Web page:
Four days a
week, I commute from my home to our company's office
in Lower Manhattan, where I look forward to seeing the
friends with whom I work.
But before I ever hit the office, I have already had
my morning meeting with another group of "friends"
- one which I also look forward to as part of the daily
I am fortunate to live in one of the more picturesque
neighborhoods in New York City. The Rockaway Peninsula
is a 10-mile long finger of land attached to the South
Shore of Long Island that juts out into the Atlantic
Ocean, linked to the rest of the city by the famous
"A-Train" immortalized by Duke Ellington in
the eponymous song. While most of the 842 miles of trackage
that makes up the city subway system affords a rider
a pretty boring view - endless miles of dank underground
tunnels or, on above-ground elevated routes, views of
parking lots, gas stations, fast-food joints, back yards
or apartment buildings - riders on my line get their
full $2.25 worth, IF they choose to look.
bound "A-Train" traversing the Swing
Bridge over Jamaica Bay.
The first half of my trip in is aboveground,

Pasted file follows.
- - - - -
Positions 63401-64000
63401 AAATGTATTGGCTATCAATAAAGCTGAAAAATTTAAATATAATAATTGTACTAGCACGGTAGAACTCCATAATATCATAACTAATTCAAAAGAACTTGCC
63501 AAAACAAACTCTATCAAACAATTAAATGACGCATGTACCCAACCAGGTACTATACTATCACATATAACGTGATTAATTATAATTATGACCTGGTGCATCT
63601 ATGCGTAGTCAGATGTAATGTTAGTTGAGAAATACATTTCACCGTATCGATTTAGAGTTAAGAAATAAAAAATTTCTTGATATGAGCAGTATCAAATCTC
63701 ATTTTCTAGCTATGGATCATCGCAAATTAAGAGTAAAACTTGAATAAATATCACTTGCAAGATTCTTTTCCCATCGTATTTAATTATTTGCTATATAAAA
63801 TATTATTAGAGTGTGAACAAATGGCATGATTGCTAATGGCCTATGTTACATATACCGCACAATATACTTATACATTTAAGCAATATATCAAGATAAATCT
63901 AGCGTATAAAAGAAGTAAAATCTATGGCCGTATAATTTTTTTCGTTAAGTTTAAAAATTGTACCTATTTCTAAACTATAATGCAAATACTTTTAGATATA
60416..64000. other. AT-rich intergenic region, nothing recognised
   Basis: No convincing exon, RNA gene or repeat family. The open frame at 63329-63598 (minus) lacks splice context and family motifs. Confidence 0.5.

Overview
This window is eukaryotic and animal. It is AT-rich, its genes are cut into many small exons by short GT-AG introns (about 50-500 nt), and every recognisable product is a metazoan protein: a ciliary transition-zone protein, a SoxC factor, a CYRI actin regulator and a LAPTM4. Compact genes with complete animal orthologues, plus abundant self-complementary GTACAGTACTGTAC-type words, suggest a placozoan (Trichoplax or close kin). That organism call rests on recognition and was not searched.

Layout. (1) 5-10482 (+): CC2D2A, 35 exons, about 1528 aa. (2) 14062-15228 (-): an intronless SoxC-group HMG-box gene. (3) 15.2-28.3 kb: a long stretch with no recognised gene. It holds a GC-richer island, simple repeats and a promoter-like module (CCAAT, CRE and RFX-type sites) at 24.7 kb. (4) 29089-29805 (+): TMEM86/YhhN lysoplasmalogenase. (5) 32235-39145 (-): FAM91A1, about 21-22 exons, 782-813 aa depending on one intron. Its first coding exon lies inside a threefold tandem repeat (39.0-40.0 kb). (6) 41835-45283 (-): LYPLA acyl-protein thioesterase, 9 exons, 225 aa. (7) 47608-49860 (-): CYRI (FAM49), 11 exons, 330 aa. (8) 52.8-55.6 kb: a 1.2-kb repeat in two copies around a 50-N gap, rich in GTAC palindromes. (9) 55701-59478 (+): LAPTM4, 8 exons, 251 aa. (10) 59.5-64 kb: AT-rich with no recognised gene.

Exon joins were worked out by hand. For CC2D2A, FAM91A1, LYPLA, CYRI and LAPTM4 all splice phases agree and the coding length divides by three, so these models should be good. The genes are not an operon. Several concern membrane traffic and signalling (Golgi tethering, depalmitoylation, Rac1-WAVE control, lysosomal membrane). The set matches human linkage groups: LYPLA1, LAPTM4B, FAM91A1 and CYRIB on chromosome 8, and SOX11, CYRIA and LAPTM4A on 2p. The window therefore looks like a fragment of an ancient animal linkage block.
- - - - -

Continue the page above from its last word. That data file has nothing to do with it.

and the first few miles are on a stretch of track that
parallels the Atlantic coastline. Some days, gray fog
rolls in off the sea, making it tough to see anything,
but other days, the view is crystal-clear -joggers on
the seaside wooden boardwalk, waves crashing against
the beach , ships out on the horizon, and even the northern
part of the Jersey Shore, way off in the distance.
After several stops, the train turns north, away from
the ocean, and crosses Jamaica Bay, a large inland bay
separating the Peninsula from the southern coastline
the Brooklyn/Queens mainland. Off in the distance is
the quaint marine community of Broad Channel, once a
fishing village, but even today, an unusual island town
in the middle of the bay, reachable only by the train
line and a vehicular causeway.
Egret at Jamaica Bay. Nature photography by Laura